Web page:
Employment, especially in rural areas, is complex and there is no unambiguous definition. The World Bank specifies employment as work performed for pay or profit. This however leaves out in how far subsistence production might be part of it. USAID, on the other hand, does not explicitly distinguish between work and employment. In practice, employment is measured here in terms of full-time-equivalent work. Still, the methodology to measure this remains unclear. The FAO widens the definition of employment by considering the dimensions of quantity, quality and composition. They include paid forms of work as well as implicitly remunerated economic activities for own use. The FAO counts the number of 8-hour work days in any given calendar year as a basis.

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Youth unemployment in Africa is staggering. However, possibly more jobs are created through agricultural cooperation projects than reported, since there is no systematic way of measuring employment.  Jochen Kluve, Professor of Empirical Labor Economics at Humboldt University Berlin and head of the Berlin Office of the Leibniz Institute for Economic Research RWI, and his team are currently conducting a study for the sector project Employment in the Rural Areas with a Focus on Youth which attempts to overcome this gap. The study examines the impact of different types of interventions on job creation and their direct, indirect as well as induced effects.

Classification of intervention types from an employment perspective

Classification by Kluve

Labour market interventions over the educational lifecycle

The educational lifecycle offers several opportunities for labour market interventions, such as the development of human capital for employability, engaging the private sector, enhancing infrastructure and institutions, policy advice and awareness raising. However, the time frame for such interventions to become effective remains unclear.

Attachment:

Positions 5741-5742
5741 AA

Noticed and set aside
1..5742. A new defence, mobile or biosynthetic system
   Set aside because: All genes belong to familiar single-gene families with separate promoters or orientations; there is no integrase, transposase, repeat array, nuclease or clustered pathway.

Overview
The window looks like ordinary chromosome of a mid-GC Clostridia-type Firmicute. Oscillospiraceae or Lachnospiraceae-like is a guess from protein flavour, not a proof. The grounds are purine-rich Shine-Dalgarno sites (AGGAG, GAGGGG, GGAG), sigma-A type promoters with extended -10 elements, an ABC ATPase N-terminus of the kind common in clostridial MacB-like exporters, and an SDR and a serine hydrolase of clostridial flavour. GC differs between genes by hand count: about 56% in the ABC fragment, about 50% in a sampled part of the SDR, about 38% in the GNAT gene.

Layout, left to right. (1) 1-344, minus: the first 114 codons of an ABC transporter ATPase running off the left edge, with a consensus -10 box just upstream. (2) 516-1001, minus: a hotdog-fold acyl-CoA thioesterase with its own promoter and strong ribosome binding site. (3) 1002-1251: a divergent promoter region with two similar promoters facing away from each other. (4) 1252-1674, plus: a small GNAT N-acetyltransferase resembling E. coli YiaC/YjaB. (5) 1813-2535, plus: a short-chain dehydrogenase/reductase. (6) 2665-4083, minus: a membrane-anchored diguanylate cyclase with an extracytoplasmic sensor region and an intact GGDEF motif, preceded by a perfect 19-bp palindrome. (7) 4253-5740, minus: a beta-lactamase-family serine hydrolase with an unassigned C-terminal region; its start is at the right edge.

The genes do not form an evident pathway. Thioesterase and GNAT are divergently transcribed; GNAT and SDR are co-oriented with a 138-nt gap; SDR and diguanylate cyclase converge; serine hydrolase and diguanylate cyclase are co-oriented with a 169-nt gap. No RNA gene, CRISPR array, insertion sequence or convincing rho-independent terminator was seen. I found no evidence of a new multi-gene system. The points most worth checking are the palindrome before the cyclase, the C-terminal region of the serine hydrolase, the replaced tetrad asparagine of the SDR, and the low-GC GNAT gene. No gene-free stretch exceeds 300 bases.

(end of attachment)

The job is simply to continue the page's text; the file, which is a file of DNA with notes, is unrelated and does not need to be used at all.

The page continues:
Labour market interventions over the educational lifecycle

By Kluve

From the discussions, it became evident that practitioners need to consider, evaluate and mainstream short-term as well as long-term approaches in our rural development projects. The Kenyan government is facing the challenges of a youth unemployment rate of 35% in rural areas. Various specific governmental programs, as well as a newly drafted Youth in Agribusiness Strategy, are strategic answers to this complex issue.

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Lydiah Wafula stressed the importance of consulting the rural youth directly in these discussions. She encouraged the participants to engage with the youth as they are the true experts in this matter.

From left to right: Mathias Braun (Cluster Coordinator Agriculture in Kenya and co-speaker of the SNRD PPARD working group), Astariko Ingati (young Kenyan poultry farmer), Peter Keller (facilitator), Lydiah Wafula (young Kenyan dairy farmer) and Kofi Biney (Deputy Team Leader of the Market-oriented Agriculture Program in Ghana)